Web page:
On Sept. 7, 2020, a high-level Russian delegation visited Damascus and met with officials from the Assad regime. This particular visit differs from the previous one in two ways.
The first is that the Russian delegation, headed by Sergey Lavrov, whose last visit to Damascus was years ago, had an economic aspect. However, that does not cancel out the clear political aspect of the visit.
The second is the nonchalance with which the Assad regime received the delegation, which paled in comparison to its predecessors, noting that the Assad regime was dissatisfied with the Russian proposals.
The visit was preceded by a meeting in Doha, Qatar, which brought together Russian Special Envoy to Syria, Mikhail Bogdanov, in addition to the head of the Mother Syria Movement and former head of National Coalition for Syrian Revolutionary and Opposition Forces, Moaz al-Khatib, who is known for being close with the Russians.
The visit was preceded by the signing of a political agreement between the political leadership of the Syrian Democratic Forces (SDF), in an allegiance with the Syrian Democratic Council (SDC), headed by Ilham Ahmed, and the head of the People’s Will Party, Qadri Jamil, who is also close with the Russians.
On Friday, it was announced that Ahmed Jarba, the Syrian National Coalition’s former president and current President of the Tomorrow Movement, will visit Moscow via Istanbul, Turkey. Jarba had announced on Jul. 28, 2020, the establishment of the so-called Peace and Freedom Front. The new front includes the Assyrian Democratic Organization, the Kurdish National Council, Syria’s al-Ghad Movement (Tomorrow Movement) headed by Jarba and his allies in the Arab Council in Euphrates and al-Jazeera, all of which have links to the Democratic Union party and political and military partnerships, as is the case with the Tomorrow Movement and its allies.
There is also talk of Russian support for an intra-Kurdish dialogue involving the PYD and the Kurdish National Council, a member of the National Coalition, amid tense relations with other components of the coalition that support the Turkish vision regarding the Syrian situation.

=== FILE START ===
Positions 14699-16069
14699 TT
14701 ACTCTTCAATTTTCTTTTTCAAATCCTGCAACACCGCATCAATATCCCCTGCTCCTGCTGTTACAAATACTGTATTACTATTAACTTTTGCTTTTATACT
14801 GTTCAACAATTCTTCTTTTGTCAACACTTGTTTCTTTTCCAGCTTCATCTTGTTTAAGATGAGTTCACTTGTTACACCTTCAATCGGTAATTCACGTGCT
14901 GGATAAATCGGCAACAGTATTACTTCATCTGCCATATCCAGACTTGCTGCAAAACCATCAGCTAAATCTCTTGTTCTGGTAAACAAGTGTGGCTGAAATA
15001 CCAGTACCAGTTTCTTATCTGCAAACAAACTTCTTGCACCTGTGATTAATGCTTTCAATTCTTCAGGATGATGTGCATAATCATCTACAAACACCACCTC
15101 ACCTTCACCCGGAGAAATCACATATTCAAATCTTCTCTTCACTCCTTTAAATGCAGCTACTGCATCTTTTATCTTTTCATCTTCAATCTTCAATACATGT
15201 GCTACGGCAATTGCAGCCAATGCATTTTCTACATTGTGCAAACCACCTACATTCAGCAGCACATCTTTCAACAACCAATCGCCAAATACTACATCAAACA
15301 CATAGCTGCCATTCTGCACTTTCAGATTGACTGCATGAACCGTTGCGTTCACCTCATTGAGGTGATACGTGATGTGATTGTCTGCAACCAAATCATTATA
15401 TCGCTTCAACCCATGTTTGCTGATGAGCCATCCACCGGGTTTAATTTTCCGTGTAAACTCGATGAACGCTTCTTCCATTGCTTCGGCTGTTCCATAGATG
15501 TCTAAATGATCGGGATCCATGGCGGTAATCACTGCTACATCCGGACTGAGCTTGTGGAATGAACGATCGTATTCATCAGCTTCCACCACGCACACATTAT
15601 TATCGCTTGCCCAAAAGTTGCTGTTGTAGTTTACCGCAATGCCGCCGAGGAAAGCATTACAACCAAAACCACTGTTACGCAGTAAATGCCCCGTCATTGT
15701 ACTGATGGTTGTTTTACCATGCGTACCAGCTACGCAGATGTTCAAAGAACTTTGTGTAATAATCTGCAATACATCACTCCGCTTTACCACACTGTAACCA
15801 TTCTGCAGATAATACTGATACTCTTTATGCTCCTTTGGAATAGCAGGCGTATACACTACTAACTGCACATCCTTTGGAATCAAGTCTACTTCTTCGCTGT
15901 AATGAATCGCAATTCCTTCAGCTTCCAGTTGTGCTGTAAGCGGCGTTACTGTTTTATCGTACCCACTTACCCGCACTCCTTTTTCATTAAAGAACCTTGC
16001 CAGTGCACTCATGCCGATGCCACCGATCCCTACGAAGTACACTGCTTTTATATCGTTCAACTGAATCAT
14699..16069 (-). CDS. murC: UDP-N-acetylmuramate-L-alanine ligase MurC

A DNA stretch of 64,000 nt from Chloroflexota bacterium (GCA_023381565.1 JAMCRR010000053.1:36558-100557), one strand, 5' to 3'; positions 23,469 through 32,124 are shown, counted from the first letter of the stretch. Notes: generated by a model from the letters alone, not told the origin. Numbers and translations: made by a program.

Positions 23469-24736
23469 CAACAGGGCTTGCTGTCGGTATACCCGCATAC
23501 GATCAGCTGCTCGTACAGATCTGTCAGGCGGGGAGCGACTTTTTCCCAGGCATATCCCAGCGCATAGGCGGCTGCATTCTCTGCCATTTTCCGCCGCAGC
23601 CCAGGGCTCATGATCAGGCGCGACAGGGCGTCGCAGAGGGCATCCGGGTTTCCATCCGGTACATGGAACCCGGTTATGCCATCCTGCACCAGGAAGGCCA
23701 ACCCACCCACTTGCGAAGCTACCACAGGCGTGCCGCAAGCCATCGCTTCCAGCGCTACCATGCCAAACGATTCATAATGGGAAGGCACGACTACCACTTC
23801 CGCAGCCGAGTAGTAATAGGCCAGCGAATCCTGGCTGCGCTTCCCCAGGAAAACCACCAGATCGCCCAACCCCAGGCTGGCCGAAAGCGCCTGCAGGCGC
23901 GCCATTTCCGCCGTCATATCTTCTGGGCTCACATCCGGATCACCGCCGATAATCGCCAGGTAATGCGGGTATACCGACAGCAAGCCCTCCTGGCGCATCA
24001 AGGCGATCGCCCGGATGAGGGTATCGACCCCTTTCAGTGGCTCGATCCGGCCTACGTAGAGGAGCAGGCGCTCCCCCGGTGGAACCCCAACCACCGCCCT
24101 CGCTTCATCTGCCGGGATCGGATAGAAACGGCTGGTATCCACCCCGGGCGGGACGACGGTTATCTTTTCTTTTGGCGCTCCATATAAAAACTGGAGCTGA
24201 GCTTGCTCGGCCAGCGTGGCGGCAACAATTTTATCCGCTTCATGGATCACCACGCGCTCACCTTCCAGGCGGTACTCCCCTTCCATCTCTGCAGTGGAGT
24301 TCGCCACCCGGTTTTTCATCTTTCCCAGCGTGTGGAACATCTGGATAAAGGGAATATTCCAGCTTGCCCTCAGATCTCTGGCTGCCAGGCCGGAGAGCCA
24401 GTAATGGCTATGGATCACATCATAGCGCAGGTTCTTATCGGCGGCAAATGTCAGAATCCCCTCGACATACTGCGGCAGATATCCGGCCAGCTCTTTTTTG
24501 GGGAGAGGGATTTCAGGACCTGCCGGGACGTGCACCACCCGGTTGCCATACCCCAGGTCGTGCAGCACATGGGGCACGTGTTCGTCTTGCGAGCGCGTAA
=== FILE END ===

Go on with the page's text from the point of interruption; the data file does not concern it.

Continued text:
The Russian diplomatic and political movement ahead of the US elections reinforces the view that Russia has begun laying down the foundation for a political solution, especially after Lavrov announced the end of the military operations with the Syrian opposition factions, which indicates Russia’s transition to plan B.
The latter includes putting a political solution in motion, according to the Russian vision. Although the particulars of this solution are still not known, preserving the structure of the regime and its backbone is the most prominent characteristic of the solution. At the same time, Russia needs another opposition party to help bring this solution to life. However, due to the weakness of the opposition’s structure and the fragility of its components, especially the Moscow Platform of the Syrian opposition, close to Russia, there seems to be an urgent need for the emergence of a political force that combines the Russian vision and some of the opposition’s demands, which is what Russia is working towards. The force’s main bloc seems too dependent on the People’s Will Party and its allies in the Moscow Platform as well as the Mother Syria Movement, led by Khatib and the SDC, the political wing of the SDF, in addition to the Peace and Freedom Front, headed by Jarba. We might, at a later stage, witness the induction of other blocs and members that have not yet been announced.
This new formation threatens the components of the Syrian opposition, especially if Moscow works to integrate the opposition into the Constitutional Committee and the High Negotiations Commission (HNC), which is what Moscow wants in order to impose its conditions, all the while taking advantage of the American preoccupation with the upcoming elections.
Consequently, the coming weeks may bear witness to the announcement of a movement or a front, which is in some way a third movement that provides Russia with a political cover through which it tries to impose its vision, making it a fait accompli. Perhaps the most prominent feature of the Russian vision is partnering with the Syrian regime in a transitional, national unity government after the elections in Syria spring of next year.
The biggest challenge facing the Russian plan is the Turkish refusal to include the SDF in the movement, which means that Russian diplomacy must find solutions, albeit temporary, to satisfy both sides.
These blocs and movements have different political loyalties, so what is Moscow’s goal of synthesizing them into a single political body? Perhaps what the Russians want is to win the support of the backers of these forces, especially the Gulf states that support both Khatib and Jarba.
If Moscow’s efforts were to succeed, we will witness new political alignments, with a possibility of internal differences within the ranks of the political opposition, especially the National Coalition, which seeks to further expand in an attempt to compensate for its recent political and moral losses.
This article was translated and edited by The Syrian Observer. The Syrian Observer has not verified the content of this story. Responsibility for the information and views set out in this article lies entirely with the author.